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Diets high in fats, sugars, and sodium are contributing to alarming levels of obesity, cardiovascular disease, type 2 diabetes, and certain cancers throughout the United States. Sugary drinks, which include beverages that contain added caloric sweeteners such as flavored milks, fruit drinks, sports drinks, and sodas, are the largest source of added sugar in the American diet and an important causative factor for obesity and other diet-related diseases.

City and county governments have emerged as key innovators to promote healthier diets, adopting menu labeling laws to facilitate informed choices and soda taxes, warnings labels, and a soda portion cap to discourage consumption. These measures raise tension between the public health promotion and the food and beverage industry’s interests in maximizing profits. This article analyzes the food and beverage industry’s efforts to undermine local government nutrition promotion measures, including lobbying, funding scientific research, public messaging, and litigation. It examines four case studies (New York City’s soda portion cap, San Francisco’s soda warnings ordinance, and soda taxes in Philadelphia and Cook County), and distills steps that local governments can take to address industry opposition and help ensure the legal viability and political sustainability of key public health interventions.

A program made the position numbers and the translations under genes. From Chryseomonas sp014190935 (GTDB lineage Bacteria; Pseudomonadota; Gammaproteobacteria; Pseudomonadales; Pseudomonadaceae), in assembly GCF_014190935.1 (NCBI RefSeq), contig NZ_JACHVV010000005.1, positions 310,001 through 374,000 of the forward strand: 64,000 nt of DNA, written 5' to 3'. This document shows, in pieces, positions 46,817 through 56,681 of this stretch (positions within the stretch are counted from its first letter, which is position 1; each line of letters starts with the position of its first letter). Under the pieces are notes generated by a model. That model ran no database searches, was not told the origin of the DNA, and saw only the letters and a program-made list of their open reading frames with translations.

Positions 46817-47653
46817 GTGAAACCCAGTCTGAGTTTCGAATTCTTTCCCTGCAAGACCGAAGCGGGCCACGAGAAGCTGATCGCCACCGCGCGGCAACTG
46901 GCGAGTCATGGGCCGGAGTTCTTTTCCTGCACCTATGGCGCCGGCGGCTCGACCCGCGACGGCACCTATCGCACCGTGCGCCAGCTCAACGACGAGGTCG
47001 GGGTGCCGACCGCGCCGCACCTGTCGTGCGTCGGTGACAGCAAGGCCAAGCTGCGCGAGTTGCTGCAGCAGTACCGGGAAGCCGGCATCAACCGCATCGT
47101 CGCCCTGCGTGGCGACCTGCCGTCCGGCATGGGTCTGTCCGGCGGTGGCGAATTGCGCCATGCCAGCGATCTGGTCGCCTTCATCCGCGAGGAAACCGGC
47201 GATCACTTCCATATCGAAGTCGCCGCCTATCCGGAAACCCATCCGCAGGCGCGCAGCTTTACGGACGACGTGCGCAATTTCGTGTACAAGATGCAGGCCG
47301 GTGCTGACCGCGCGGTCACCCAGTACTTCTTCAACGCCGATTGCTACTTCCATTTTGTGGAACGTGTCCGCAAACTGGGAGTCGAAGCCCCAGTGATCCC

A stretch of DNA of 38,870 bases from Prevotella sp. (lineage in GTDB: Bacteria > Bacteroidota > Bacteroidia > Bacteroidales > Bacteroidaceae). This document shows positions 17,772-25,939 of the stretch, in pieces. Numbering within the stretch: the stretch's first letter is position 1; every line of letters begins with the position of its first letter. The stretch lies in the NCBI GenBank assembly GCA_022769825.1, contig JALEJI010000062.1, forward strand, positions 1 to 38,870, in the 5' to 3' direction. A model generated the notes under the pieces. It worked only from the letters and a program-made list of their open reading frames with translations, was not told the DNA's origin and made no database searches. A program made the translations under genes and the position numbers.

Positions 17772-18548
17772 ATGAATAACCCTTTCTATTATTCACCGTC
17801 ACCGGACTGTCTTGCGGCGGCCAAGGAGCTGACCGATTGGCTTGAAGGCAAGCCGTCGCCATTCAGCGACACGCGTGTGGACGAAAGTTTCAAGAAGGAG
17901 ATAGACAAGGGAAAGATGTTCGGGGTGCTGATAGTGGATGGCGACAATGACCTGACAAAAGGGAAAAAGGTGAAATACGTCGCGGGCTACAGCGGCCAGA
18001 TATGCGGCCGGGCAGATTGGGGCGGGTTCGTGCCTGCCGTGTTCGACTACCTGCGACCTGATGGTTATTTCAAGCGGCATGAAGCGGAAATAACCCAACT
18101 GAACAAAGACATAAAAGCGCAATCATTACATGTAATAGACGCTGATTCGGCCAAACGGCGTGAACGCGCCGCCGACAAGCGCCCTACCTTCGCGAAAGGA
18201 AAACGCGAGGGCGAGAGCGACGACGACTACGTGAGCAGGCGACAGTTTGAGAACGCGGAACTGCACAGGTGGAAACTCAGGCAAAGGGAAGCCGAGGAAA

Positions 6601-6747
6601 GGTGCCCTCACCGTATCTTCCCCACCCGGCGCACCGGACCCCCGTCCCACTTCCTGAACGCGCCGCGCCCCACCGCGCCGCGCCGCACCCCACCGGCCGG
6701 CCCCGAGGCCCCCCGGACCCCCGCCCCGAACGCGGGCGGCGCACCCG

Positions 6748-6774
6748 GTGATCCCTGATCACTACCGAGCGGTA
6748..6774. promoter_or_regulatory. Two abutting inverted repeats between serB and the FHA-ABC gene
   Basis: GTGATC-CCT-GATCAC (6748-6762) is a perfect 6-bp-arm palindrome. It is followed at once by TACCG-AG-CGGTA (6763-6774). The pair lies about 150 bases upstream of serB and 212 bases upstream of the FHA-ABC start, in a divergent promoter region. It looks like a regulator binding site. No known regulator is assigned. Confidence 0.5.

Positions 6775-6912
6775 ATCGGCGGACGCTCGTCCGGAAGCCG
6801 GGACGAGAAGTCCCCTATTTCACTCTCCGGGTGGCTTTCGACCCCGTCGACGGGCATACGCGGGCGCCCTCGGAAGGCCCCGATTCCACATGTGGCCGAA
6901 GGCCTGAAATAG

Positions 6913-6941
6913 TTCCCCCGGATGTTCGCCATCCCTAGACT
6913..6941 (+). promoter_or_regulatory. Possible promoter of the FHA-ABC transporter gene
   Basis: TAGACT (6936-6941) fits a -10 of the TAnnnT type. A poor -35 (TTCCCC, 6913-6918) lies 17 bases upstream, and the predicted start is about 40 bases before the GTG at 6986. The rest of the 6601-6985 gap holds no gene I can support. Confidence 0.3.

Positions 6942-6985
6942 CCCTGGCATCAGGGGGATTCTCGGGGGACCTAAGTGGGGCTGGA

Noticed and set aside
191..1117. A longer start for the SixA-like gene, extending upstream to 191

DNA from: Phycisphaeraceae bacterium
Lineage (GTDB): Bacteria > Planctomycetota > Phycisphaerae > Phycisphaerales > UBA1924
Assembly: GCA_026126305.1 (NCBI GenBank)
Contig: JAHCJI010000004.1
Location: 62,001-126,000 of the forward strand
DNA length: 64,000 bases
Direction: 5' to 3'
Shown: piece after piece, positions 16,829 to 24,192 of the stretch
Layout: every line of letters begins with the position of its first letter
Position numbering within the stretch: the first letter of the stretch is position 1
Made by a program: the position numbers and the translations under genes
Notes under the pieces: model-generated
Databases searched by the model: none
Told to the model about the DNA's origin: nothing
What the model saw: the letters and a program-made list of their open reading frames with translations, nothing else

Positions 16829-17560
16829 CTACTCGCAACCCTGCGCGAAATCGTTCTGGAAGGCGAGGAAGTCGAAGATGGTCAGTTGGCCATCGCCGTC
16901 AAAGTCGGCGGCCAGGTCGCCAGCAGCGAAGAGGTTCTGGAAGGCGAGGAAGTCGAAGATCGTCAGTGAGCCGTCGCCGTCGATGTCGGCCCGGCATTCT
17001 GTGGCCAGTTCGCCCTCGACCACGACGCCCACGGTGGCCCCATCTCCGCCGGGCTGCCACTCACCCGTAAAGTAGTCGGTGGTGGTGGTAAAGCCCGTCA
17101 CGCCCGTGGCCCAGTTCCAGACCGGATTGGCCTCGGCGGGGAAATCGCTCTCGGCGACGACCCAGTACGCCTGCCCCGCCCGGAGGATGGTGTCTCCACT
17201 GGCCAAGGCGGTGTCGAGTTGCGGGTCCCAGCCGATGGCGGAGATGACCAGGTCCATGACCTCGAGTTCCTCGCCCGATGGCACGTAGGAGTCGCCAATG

Publication Citation

Sarah A. Roache, Charles Platkin, Lawrence O. Gostin & Cara Kaplan, Big Food and Soda Versus Public Health: Industry Litigation Against Local Government Regulations to Promote Healthy Diets, 45 Fordham Urb. L.J. 1051-1089 (2018).